Most endoscopic forceps have a scissor-like design, with a pin that both jaws pivot about. To make room in the design for the inner working channel, we essentially moved the pivot to the edges of the forceps. In addition to clearing space for a central working channel, relocating the hinge to the edge of the forceps increases the force the jaws can generate at closure with respect to the scissor-style design. This improves its ability to successfully sample tissue, and allows for low cost material choices.

Results

The jaws of our forceps are attached to the main body by a thin (0.050-mm) stainless steel strip that acts as a flexible hinge. The jaw and ferrule assembly is affixed to the end of a guide tube, the other end of which is joined to the forceps handle. The guide tube is flexible enough to follow bends in the endoscope’s working channel, yet stiff enough to resist buckling during operation. Because it is built of few parts, low cost assembly during manufacture is possible. 

Prototypes were assembled for animal studies. Initial clinical testing of prototype units has revealed that adequate mucosal biopsies can be obtained successfully. This novel tool is not only useful during diagnosis, but could also function during surgical interventions to properly guide ablation of dysplastic tissue once it has been detected.

Academic Collaborators

Satish K. Singh, Gastroenterology, Boston University School of Medicine, Boston, MA

Irving J. Bigio, Biomedical Engineering, Boston University, Boston, MA

Acknowledgement

This project was funded by the Boston University-Fraunhofer Alliance for Medical Devices, Instrumentation and Diagnostics.

Integrated Device for in vivo Fine Needle Aspiration Biopsy and Elastic Scattering Spectroscopy in Preoperative Thyroid Nodules

Fraunhofer CMI and their research collaborators designed and fabricated a prototype probe of a medical device for initial clinical studies.

Fine needle aspiration tool.
© Photo Fraunhofer CMI

Fine needle aspiration tool.

Introduction

Thyroid nodules are a frequent clinical finding and the most common endocrine malignancy is thyroid cancer. The standard of care in the management of a patient with a thyroid nodule is to perform a preoperative fine needle aspiration (FNA) biopsy of the suspect nodule under ultrasound imaging guidance. In a significant percentage of the cases, cytological assessment of the biopsy material yields indeterminate results, the consequence of which is diagnostic thyroidectomy. Unfortunately, 75–80% of diagnostic thyroidectomies following indeterminate cytology result in benign designation by postsurgery histopathology, indicating potentially unnecessary surgeries. Clearly, the potential exists for the improvement in patient care and the reduction of overall procedure costs if an improved preoperative diagnostic technique was developed.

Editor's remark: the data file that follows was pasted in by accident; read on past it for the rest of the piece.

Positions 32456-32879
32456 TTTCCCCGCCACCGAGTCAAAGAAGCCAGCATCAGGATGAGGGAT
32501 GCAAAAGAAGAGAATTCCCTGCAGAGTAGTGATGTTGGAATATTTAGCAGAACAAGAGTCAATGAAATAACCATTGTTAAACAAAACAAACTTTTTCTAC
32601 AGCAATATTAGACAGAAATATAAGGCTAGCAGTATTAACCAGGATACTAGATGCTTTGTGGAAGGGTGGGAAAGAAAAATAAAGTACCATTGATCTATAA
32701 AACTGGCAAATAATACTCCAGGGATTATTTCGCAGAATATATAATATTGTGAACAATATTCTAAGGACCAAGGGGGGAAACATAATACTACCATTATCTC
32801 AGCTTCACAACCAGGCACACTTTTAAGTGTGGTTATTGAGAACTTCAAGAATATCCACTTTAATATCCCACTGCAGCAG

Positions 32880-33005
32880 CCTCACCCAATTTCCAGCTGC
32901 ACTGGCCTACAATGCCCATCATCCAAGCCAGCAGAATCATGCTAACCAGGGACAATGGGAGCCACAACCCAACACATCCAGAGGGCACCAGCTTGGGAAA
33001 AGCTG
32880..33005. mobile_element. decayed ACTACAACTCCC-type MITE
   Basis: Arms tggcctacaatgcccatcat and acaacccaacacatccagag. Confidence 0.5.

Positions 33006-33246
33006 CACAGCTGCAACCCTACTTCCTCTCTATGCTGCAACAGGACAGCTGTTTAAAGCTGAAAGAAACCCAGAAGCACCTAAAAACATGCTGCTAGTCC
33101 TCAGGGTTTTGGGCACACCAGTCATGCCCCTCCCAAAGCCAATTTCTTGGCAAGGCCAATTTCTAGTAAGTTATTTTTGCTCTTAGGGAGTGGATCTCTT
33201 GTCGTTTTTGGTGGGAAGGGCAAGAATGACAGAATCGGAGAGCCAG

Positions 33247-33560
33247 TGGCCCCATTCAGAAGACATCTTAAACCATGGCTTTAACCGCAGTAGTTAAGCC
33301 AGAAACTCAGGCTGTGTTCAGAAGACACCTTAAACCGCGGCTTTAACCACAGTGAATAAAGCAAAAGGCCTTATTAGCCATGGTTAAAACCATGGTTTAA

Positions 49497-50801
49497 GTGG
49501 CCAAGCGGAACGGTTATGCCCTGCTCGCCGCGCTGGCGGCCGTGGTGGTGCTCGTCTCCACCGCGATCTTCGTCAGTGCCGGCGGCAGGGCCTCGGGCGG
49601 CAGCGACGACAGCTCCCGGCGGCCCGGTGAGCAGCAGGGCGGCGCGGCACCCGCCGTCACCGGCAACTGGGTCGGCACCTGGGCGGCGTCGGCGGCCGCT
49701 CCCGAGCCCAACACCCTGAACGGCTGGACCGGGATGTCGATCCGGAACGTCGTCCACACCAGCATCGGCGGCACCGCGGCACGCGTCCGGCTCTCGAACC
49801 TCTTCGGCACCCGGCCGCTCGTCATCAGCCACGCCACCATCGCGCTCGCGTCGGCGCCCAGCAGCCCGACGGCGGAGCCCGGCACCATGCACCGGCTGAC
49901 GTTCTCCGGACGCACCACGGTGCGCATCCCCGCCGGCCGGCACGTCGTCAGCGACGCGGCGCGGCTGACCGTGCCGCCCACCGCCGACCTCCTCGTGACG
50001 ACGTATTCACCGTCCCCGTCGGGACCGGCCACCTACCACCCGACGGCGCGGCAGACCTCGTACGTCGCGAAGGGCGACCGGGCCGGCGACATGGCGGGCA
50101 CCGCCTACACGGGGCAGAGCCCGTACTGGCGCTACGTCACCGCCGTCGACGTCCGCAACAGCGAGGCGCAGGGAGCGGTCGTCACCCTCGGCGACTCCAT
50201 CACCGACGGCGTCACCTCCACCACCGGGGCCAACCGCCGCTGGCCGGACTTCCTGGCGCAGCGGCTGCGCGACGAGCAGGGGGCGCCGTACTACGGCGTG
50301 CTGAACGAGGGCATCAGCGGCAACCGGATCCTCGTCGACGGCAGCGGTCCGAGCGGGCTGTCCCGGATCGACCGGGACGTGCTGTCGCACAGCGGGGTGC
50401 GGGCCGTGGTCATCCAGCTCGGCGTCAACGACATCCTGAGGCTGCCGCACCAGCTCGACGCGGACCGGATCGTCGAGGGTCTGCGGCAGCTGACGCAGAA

Elastic scattering spectroscopy (ESS) is an optical biopsy technique that is mediated by optical fiber probes and has been shown to be effective in differentiating benign from malignant thyroid tissue in ex vivo surgical tissue samples. The goal of the current research was to integrate the ESS fiber optic probes into a device that can also collect cells for cytological assessment and, thus, enable concurrent spectroscopic interrogation and biopsy of a suspect nodule with a single needle penetration. The primary challenges to designing the device included miniaturizing the standard ESS fiber optic probe to fit within an FNA needle and maintaining the needle’s aspiration functionality. 

Results

Fraunhofer CMI and their collaborators demonstrate the value of the fabricated prototype devices by assessing their preliminary performance in a clinical study with >120 patients. The devices have proven to be clinically friendly, collecting both aspirated cells and optical data from the same location in thyroid nodules and with minimal disruption of clinical procedure. In the future, such integrated devices could be used to complement FNA-based cytological results and have the potential to both reduce the number of diagnostic thyroidectomies on benign nodules and improve the surgical approach for patients with thyroid malignancies, thereby, decreasing healthcare costs and improving patient outcomes. 

Publication

Briggs J, A'amar O, Bigio IJ, Rosen J, Lee ST, Sharon A, Sauer-Budge AF. Integrated Device for in vivo Fine Needle Aspiration Biopsy and Elastic Scattering Spectroscopy in Pre-Operative Thyroid Nodules. Journal of Medical Devices. 2014;8(June):021003.

Academic Collaborators

Irving Bigio, PhD, Department of Biomedical Engineering, Boston University

Jennifer Rosen, MD, Department of Surgery, Medstar Washington Hospital Center.

Stephanie Lee, MD, Department of Medicine, Section of Endocrinology, Diabetes, and Nutrition, School of Medicine, Boston University

Funding

This project was funded in part by the BU – Fraunhofer Alliance for Medical Devices, Instrumentation, and Diagnostics.